What does vanishing tenure mean for higher education? For starters, some observers say that college faculties are being filled with people who may be less willing to speak their minds: contingent instructors, usually working on short-term contracts. Indeed, the American Association of University Professors says instructors need tenure to guarantee that they can say controversial things inside and outside the classroom without being fired.

But others argue that the disappearance of tenure is actually not the worst thing that could happen in academe. The competition to secure a tenure-track job and then earn tenure has become so fierce in some disciplines that academe may actually be turning away highly qualified people who don’t want the hassle. A system without tenure, but one that still gave professors reasonable pay and job security, might draw that talent back.

Ultimately, though, the future of tenure may hinge on a different calculation: Does its absence hurt students enough in the classroom—something research has shown—that the cost savings to institutions are no longer worthwhile?

via Tenure, RIP – Labor & Work-Life Issues – The Chronicle of Higher Education.

(1) I’m not certain if there is any broad danger to free speech in academia. A few high profile cases exist, but they seem much more rare than we might speculate.

(2) I do believe competition will improve all levels of education in the United States. However, other institutional changes must accompany any major change in faculty hiring. Administrators must implement a stable, non-controversial method of evaluating teachers before attempting to reduce tenured faculty. Administrators must bite the bullet too; there ought to be an equivalent evaluation standard for non-instructional staff. Furthermore, schools need to implement broad incentives, making sure successes come with immediate and commensurate rewards.

(3) I don’t believe, prima facie, that reducing tenured faculty harms student achievement. In my personal experience, some of the best teachers I’ve had were not tenured and some of the worse still are. It should be easy to find many instances where a stable tenured faculty harmed student progress – in fact, we know many instances within urban school districts and less-than-Ivy-calibre colleges.

So should tenure die? I don’t think all tenured positions should vanish overnight, and I don’t think any tenured position in a college, primary, or secondary school should get the ax without a careful consideration of other institutional changes (a la (2) above). But neither do I consider tenure indispensable to the educational system.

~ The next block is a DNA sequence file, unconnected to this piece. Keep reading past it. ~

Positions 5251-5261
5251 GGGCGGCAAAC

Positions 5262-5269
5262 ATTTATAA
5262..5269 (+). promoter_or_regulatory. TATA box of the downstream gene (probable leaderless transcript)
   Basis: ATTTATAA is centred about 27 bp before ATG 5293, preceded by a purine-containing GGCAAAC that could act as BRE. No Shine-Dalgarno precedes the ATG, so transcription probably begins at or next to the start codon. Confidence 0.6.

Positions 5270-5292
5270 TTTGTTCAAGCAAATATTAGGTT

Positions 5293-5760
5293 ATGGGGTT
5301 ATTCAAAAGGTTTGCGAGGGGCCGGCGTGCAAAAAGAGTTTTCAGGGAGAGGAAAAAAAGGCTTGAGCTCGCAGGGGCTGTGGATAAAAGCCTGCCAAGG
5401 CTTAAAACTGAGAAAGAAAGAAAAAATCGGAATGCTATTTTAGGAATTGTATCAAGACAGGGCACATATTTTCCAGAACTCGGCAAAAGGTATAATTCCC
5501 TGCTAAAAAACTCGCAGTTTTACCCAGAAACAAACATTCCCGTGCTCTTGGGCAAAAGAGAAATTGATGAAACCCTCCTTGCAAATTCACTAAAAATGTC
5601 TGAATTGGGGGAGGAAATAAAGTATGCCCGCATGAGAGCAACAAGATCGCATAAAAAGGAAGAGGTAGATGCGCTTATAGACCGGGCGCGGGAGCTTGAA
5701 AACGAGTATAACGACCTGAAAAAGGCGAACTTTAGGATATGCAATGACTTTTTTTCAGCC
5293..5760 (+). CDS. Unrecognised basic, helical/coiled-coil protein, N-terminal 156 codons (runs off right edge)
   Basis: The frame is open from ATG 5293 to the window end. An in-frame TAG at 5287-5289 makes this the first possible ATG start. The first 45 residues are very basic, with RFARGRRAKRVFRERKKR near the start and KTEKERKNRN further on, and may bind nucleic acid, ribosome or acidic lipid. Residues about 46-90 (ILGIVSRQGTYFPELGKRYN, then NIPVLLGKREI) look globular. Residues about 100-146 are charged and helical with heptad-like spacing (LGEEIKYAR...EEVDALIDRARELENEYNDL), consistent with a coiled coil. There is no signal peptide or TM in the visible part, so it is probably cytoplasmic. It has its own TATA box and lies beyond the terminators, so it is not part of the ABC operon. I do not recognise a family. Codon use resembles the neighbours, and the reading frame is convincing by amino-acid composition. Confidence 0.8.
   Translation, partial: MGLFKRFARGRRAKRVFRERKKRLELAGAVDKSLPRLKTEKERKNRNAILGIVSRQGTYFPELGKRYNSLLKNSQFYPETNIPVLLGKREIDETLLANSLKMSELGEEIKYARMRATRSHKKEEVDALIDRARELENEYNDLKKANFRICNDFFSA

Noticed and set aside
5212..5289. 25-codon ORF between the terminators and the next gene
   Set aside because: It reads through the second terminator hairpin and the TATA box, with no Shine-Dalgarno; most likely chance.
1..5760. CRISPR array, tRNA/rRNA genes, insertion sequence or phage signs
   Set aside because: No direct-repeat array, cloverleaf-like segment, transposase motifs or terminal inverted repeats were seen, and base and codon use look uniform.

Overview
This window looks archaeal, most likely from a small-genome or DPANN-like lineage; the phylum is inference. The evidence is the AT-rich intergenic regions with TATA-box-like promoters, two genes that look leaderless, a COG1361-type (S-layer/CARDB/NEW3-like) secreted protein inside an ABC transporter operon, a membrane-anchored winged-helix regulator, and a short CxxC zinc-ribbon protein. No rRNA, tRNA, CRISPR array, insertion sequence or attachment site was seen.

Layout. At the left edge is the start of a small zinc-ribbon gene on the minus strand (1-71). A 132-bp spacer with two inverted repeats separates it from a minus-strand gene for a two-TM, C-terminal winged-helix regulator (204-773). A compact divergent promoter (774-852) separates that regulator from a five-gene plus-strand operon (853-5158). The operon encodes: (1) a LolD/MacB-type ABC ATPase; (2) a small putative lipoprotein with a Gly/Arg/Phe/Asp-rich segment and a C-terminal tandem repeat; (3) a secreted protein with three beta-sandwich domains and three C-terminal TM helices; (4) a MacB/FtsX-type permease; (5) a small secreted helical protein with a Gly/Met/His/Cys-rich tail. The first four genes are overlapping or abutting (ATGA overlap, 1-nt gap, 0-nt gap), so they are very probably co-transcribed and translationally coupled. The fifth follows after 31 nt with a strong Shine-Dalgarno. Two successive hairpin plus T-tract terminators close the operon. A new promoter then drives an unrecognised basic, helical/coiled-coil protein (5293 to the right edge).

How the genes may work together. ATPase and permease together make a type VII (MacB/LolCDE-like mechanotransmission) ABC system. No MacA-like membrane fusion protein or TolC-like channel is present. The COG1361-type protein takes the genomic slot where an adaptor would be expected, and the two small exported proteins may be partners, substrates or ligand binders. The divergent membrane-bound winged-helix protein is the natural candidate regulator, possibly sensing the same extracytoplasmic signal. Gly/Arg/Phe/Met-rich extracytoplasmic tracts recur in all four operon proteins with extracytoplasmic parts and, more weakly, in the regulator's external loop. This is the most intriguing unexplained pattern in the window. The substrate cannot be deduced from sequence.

Salmon on Expensive Home Foreclosures

Exerpt from Felix Salmon (HT: Around the Sphere)

Streitfeld’s piece is bylined Los Altos, California, a town where the median home is $1.5 million. In such towns, you don’t need to be a millionaire to find yourself in a multi-million-dollar home. Let’s say you’re a tech geek who found yourself with $200,000 for a downpayment on a house over the course of the dot-com bubble. So you buy a million-dollar home, and then start up a series of companies. You need to live, of course, and you can’t afford to pay yourself a salary, so you do two or three cash-out refinancings on a home which by 2007 was worth $2.5 million. Before you know it, you’ve got a $2 million mortgage, no way of paying it, and a home which is worth significantly less than the mortgage. Realistically, you have no choice but to default.

Even after accounting for your initial $200,000 downpayment and a series of mortgage-interest payments along the way, you still took out of the house much more money than you put in: the cost of living there over the past 10 years has probably been negative to the tune of well over half a million dollars. Essentially, the house has paid you $50,000 a year — money which is easy to spend, and is now long gone.

In any event, these were jumbo mortgages when they were taken out, and they’re jumbo mortgages now — none of this has anything to do with Fannie or Freddie, except insofar as the homeowning majority of the population might yet wake up and, emulating the rich, default on their underwater homes. And so the GSEs are desperately, and unconvincingly, trying to persuade them not to do so:

Knowing the costs and factoring in the time horizon, some borrowers have made the calculation that it is better to purposely default on the mortgage. While I understand how that might well be a good decision for certain borrowers, that doesn’t make it good social policy. That’s because strategic defaults affect many other families and communities. And these costs – or as they are known in economic jargon, externalities – are not factored into the individual borrower’s calculations.

Well, sure, it’s not good social policy to strategically default. Fine. That doesn’t stop the rich, and it shouldn’t stop the rest of us either. I think it’s pretty clear which direction we’re headed in, and moralistic exhortations aren’t going to turn the tide.